Using rapid response system trigger clusters to characterize patterns of clinical deterioration among hospitalized adult patients

American Heart Association's Get With The Guidelines®-Resuscitation Investigators

Research output: Contribution to journalArticlepeer-review


Background: Many rapid response system (RRS) events are activated using multiple triggers. However, the patterns in which multiple RRS triggers occur together to activate RRS events are unknown. The purpose of this study was to identify these patterns (RRS trigger clusters) and determine their association with outcomes among hospitalized adult patients. Methods: RRS events among adult patients from January 2015 to December 2019 in the Get With The Guidelines- Resuscitation registry's MET module were examined (n = 134,406). Cluster analysis methods were performed to identify RRS trigger clusters. Pearson's chi-squared and ANOVA tests were used to examine differences in patient characteristics across RRS trigger clusters. Multilevel logistic regressions were used to examine the associations between RRS trigger clusters and outcomes. Results: Six RRS trigger clusters were identified. Predominant RRS triggers for each cluster were: tachypnea, new onset difficulty in breathing, decreased oxygen saturation (Cluster 1); tachypnea, decreased oxygen saturation, staff concern (Cluster 2); respiratory depression, decreased oxygen saturation, mental status changes (Cluster 3); tachycardia, staff concern (Cluster 4); mental status changes (Cluster 5); hypotension, staff concern (Cluster 6). Significant differences in patient characteristics were observed across clusters. Patients in Clusters 3 and 6 had an increased likelihood of in-hospital cardiac arrest (p < 0.01). All clusters had an increased risk of mortality (p < 0.01). Conclusions: We discovered six novel RRS trigger clusters with differing relationships to adverse patient outcomes. RRS trigger clusters may prove crucial in clarifying the associations between RRS events and adverse outcomes and aiding in clinician decision-making during RRS events.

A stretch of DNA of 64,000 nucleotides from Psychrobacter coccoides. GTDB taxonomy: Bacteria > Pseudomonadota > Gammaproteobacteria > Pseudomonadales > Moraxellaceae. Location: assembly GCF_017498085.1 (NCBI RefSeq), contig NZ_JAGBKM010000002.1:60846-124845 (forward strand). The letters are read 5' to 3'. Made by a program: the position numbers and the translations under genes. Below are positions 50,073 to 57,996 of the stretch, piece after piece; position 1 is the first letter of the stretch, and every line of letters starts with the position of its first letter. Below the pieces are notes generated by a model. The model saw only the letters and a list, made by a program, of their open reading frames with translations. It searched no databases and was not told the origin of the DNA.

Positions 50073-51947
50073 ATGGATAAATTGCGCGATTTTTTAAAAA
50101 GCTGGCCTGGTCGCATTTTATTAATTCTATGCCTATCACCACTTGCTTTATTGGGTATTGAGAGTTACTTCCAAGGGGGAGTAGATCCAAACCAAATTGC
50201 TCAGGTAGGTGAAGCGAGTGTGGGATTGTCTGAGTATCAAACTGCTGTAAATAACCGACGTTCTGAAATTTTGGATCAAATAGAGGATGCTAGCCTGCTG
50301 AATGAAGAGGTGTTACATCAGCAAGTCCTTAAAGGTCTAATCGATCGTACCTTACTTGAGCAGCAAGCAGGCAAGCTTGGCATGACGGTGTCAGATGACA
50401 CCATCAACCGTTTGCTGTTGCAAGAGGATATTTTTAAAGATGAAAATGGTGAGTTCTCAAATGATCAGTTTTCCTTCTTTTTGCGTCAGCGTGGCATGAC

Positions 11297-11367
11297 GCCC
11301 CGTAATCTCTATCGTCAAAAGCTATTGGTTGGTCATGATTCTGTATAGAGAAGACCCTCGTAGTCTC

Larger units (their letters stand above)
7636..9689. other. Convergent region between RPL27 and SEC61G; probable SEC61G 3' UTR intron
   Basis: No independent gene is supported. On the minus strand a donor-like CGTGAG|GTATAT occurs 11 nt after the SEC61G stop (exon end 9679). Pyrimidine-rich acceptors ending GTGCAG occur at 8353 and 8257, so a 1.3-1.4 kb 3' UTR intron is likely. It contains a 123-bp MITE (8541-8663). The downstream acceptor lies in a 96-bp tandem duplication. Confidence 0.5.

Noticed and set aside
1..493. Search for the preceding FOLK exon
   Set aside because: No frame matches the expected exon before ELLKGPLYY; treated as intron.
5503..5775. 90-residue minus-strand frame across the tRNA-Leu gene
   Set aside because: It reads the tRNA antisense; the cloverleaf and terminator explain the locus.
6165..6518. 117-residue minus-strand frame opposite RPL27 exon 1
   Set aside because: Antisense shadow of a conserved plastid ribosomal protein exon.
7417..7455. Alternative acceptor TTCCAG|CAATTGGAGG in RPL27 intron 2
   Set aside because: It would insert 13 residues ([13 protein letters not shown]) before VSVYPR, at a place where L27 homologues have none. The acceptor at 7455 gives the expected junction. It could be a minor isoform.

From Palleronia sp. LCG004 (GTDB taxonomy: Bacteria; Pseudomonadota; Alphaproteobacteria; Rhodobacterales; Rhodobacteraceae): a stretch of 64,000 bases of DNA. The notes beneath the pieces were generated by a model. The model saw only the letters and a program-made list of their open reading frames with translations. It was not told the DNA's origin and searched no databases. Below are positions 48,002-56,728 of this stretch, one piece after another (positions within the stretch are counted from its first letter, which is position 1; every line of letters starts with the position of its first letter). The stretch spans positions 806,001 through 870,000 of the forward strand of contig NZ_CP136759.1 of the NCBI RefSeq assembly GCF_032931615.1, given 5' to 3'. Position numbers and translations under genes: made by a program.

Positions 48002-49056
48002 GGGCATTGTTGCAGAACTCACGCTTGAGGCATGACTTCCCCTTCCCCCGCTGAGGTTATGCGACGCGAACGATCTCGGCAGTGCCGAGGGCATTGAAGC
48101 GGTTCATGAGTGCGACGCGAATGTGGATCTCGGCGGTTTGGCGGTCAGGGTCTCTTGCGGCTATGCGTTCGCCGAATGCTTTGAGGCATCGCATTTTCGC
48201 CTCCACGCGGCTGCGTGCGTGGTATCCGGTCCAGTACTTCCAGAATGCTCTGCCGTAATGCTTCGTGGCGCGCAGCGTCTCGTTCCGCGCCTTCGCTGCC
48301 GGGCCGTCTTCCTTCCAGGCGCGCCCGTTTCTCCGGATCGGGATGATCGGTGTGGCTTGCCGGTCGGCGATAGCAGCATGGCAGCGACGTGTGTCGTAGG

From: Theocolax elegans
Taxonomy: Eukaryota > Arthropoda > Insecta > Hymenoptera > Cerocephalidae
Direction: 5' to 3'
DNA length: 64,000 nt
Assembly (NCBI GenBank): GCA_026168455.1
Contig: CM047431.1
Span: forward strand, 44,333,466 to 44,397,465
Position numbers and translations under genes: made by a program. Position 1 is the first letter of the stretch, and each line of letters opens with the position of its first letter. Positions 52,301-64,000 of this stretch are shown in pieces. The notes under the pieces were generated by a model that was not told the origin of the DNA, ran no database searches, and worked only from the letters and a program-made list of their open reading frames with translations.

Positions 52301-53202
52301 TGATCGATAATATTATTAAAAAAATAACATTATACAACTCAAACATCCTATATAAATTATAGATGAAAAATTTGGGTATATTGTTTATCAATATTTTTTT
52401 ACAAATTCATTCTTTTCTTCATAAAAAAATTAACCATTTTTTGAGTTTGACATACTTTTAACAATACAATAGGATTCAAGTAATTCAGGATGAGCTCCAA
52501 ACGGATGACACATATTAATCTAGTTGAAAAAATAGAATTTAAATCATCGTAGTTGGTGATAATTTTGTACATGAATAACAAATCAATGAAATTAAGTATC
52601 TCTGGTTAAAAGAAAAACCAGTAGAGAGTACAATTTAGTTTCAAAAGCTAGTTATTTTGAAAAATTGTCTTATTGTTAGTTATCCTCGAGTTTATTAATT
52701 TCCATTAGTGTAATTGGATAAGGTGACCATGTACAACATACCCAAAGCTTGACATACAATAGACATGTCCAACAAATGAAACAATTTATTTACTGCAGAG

Original languageEnglish (US)
Article number110041
StatePublished - Jan 2024


  • Hospital mortality
  • In-hospital cardiac arrest
  • Rapid response systems

ASJC Scopus subject areas

  • Emergency
  • Cardiology and Cardiovascular Medicine
  • Emergency Medicine


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